Analecta – Janus Bifrons (2011)

Posted: February 21, 2012 by Is This Revolutionary? in Album, Reviews
Tags: ,

An·a·lec·ta (n-lkt) pl.n.-
 selections from or parts of a literary work or group of works, often used as a title.

I love when bands teach me vocabulary.

Analecta is a very fitting name for this three piece post-rock experimental band from South Bend, Indiana, three hours outside Indianapolis. Everything you’re expecting is wrong. Everything. You expect a post-rock band: wrong. You expect an ambient album: wrong. You expect a metal-filled thrash fest: you couldn’t be more wrong. What Analecta brings is a combination of everything you know and love about calm, atmospheric music and wraps it up in a pretty little bow.

At first listen, Analecta sounds like a pretty, yet simple, post-rock band. They have pretty ambient guitars, pretty electronic bits behind it. Pretty, pretty, pretty. I was digging what I first heard, but I didn’t know if I could take 50 minutes of that. After one song, the sound completely flipped, now more energetic after that opening 4 minute lull. On “Trying to Map the Horizon”, you first experience a theme of theirs that they reiterate throughout the course of their album: juxtaposition. Within 1 minute of the song, they hop into an airy synthesizer thrown against heavy, jarring guitars straight off my last Seventh Dagger release. I really was into the creative drum bits they used in this song as well, and that all lead up to this mountainous surge of energy, sounding a bit like Cloudkicker, but a little lighter (which I was totally fine with). Finally, with all that said and done, they pair it with a beautiful, God Is An Astronaut-esque layer on top, which was perfectly executed.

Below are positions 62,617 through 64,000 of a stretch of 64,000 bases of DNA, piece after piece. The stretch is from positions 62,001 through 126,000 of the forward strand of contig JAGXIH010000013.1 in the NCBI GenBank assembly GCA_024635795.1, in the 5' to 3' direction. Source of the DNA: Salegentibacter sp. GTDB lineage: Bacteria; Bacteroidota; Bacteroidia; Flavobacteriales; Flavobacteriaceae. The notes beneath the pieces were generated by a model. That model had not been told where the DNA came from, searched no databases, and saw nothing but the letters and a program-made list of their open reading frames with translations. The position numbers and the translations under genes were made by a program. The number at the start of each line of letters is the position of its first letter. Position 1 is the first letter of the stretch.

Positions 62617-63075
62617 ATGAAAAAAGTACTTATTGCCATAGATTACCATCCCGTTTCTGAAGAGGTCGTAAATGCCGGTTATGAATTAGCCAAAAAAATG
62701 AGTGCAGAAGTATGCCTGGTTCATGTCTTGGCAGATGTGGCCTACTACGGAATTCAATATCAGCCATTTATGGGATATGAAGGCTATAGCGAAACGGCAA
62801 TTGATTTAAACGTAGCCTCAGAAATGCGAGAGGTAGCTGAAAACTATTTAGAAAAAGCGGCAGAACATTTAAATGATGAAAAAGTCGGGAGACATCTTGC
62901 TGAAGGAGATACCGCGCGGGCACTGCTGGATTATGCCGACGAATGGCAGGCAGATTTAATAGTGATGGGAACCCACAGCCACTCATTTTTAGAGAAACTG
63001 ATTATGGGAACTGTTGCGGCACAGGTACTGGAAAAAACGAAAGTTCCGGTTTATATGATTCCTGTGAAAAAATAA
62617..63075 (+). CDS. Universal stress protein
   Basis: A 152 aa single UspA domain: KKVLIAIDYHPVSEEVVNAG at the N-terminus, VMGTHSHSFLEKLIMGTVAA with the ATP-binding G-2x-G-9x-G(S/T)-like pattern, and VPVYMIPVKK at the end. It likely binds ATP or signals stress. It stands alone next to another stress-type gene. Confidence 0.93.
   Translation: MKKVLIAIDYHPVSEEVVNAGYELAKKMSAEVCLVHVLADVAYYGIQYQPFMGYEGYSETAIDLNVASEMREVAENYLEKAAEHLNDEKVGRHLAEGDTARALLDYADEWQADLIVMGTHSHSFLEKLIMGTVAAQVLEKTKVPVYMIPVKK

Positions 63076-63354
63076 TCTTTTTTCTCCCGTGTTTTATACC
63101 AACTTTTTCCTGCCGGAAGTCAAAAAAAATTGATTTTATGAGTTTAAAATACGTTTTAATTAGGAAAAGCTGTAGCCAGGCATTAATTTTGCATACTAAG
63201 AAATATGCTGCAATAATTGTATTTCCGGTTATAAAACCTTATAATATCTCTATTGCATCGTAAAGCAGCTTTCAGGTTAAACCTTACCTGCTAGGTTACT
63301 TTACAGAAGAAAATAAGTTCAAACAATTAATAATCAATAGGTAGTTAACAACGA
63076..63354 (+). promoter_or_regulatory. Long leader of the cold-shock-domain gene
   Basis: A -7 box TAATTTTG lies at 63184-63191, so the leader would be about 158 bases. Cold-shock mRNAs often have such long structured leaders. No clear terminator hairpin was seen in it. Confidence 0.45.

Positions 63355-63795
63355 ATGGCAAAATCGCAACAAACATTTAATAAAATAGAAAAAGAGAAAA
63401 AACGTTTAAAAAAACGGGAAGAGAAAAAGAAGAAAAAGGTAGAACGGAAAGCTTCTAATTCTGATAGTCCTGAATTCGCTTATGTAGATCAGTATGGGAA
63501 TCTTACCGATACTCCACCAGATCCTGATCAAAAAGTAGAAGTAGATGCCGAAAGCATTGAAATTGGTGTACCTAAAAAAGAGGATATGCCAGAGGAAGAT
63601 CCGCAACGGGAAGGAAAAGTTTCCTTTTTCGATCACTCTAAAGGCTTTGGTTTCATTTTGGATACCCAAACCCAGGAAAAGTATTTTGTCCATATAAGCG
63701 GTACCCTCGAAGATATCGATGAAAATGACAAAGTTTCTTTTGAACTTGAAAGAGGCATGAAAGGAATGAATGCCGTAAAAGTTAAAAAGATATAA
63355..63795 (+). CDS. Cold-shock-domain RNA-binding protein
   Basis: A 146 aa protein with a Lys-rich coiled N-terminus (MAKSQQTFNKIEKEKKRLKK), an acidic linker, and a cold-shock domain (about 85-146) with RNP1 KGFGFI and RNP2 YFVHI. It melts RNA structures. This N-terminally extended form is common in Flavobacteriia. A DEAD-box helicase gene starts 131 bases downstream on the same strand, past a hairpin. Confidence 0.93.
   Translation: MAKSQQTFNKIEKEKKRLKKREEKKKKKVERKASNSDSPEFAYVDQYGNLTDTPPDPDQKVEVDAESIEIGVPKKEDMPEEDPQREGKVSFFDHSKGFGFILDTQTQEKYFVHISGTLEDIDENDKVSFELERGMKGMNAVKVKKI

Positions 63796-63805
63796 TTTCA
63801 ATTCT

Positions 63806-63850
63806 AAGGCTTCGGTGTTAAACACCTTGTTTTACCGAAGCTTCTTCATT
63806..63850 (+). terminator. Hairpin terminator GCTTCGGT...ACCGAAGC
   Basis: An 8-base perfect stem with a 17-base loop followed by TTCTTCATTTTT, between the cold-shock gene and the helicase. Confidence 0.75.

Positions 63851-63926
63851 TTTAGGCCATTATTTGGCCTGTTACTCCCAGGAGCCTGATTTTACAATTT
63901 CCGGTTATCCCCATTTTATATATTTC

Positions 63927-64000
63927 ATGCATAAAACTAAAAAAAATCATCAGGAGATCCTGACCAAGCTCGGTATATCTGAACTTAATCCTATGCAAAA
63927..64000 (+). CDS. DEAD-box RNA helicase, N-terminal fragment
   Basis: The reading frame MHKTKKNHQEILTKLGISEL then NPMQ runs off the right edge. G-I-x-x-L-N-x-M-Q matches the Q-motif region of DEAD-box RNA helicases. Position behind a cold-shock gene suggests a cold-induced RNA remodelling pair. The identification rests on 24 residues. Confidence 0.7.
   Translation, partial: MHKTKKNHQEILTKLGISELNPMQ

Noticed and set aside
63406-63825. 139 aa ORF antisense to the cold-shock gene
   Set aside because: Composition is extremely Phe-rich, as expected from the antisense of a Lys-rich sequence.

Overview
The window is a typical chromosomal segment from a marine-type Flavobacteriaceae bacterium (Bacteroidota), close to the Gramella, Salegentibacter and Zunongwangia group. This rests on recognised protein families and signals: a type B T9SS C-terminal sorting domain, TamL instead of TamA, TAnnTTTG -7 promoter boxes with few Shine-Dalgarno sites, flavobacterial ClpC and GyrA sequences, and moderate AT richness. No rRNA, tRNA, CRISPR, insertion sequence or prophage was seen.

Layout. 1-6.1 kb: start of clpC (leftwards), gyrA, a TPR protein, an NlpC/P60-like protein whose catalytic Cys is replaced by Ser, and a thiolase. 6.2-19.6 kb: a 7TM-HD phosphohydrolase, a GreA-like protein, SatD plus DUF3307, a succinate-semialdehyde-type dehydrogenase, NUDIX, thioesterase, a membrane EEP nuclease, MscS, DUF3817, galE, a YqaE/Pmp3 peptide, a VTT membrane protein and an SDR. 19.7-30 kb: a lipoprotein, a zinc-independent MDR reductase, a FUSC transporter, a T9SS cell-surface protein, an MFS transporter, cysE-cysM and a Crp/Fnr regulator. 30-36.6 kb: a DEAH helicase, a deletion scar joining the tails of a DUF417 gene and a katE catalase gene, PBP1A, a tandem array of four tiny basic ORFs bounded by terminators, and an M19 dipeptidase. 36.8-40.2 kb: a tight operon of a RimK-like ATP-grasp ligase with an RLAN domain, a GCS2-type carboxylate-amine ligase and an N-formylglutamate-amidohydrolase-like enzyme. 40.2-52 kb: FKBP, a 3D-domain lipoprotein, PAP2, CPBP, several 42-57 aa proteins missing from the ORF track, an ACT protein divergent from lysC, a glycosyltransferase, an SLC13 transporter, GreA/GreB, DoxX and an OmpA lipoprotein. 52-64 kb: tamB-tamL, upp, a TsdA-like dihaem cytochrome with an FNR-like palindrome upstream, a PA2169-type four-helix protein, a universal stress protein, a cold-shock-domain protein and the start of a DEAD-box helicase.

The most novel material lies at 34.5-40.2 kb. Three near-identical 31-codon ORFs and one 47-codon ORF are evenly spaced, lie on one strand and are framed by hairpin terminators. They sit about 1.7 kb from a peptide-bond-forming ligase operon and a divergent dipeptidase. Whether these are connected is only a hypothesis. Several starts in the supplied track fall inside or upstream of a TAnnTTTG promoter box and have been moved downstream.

“There Is Life Here” was interesting little spoken word segment that reminded me of So I Married an Axe Murderer. The background was a odd, warping sound on top of what sounds like bongo drums. Combine that with a poem that’s deep, but has a poor flow, and that’s what you get: a coffee-house hanging poet at a poetry slam. I loved the poem, but it was really hard to listen to, even if only lasting for 3 minutes. But, “As the Light Bends and Shifts” totally makes up for it in terms of the spoken word section of Janus Bifrons. The female’s voice, complete with the peaceful ambient accompaniment, was an fantastic listening experience. In addition, “Moving to the Beat of the Unseen” was the best spoken word on this album. Mind blowing.

I was going to give this album a half-grade lower than I did. Something was missing. Then, 9:05 happened on “It Could Have Been the Greatest Escape”. I can’t explain it, but that one little crowd chant was all it took for me. Call me fickle, but in an album with so much emotion and atmosphere, you can start to feel really alone in your thoughts; a sense of togetherness, much like when And So I Watch You From Afar has a sing along, can complete an entire album.

Rating: Analecta is the total package for ambient music lovers. Spoken word (2/3 really good) for the poetry enthusiast, heavy riffs for the inner hardcore kid, and the overall ambiance to round it all out. I thank this band for being so patient about how long this took to complete, and I hope they continue making fantastic music. 3.5/5

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